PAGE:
It is not uncommon for clients to discharge their attorneys prior to the occurrence of the contingency event specified in the contingency fee contract. Inevitably, these clients hire successor counsel to continue the pursuit of their claims.
To protect themselves and get compensated for their work, the discharged counsel typically file attorney liens in the pending action. That means that the clients will likely have to pay some portion of their recovery to the discharged counsel, as well as compensate their new attorney.
In light of that risk, successor counsel has an ethical duty to analyze their fee arrangements with clients to ensure they are not unreasonable in light of the predecessor firm’s potential right to be paid for services already rendered.
Indeed, “[b]ecause that risk exists, the successor attorney has an incentive to inform the client that the client may have to pay reasonable attorney fees to the discharged attorney for services already rendered, a fact which will help ensure that the client does not agree to a fee arrangement that over-compensates the successor attorney.”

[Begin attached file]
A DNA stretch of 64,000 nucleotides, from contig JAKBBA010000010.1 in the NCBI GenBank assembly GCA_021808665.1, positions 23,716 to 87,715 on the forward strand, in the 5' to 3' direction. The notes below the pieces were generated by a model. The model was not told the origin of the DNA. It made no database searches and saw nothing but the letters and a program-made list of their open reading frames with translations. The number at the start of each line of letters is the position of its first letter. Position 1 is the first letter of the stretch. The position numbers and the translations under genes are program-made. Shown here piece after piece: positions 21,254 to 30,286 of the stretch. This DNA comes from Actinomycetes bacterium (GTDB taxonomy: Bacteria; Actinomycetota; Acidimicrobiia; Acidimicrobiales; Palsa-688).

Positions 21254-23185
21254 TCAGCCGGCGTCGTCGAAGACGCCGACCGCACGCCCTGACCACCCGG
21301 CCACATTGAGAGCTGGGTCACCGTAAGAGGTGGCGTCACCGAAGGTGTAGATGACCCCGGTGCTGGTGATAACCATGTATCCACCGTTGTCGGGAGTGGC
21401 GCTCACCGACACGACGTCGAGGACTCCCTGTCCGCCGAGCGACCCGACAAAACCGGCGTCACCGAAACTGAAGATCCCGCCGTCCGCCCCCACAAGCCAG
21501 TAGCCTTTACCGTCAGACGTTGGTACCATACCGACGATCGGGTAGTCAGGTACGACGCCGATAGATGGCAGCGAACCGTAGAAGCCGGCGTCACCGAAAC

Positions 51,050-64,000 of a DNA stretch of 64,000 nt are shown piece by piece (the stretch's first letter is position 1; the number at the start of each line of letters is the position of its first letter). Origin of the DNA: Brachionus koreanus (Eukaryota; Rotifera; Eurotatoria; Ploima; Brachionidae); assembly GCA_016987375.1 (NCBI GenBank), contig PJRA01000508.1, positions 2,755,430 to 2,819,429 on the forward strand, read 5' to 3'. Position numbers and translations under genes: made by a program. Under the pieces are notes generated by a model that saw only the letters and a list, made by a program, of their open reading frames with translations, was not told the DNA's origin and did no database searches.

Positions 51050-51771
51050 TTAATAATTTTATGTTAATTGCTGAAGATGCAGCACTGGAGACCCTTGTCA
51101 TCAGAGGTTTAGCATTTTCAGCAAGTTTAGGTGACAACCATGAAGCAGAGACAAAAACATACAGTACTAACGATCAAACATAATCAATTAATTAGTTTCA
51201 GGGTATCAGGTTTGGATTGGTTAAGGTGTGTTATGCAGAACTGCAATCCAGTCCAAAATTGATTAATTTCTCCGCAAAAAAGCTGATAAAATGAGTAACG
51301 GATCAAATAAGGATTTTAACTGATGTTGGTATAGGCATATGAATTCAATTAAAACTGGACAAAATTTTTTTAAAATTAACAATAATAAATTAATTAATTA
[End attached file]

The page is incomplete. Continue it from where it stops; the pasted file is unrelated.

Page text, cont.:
The successor attorney bears “the risk that the discharged attorney will timely file an attorney’s lien in the underlying litigation prior to disbursement of the judgment proceeds, delaying complete resolution of the case and potentially causing satellite litigation over fees.“
Any time successor counsel takes over a pending contingency fee matter, he or she should discuss the attorney lien issue with the client and consider getting a written acknowledgment of the conversation.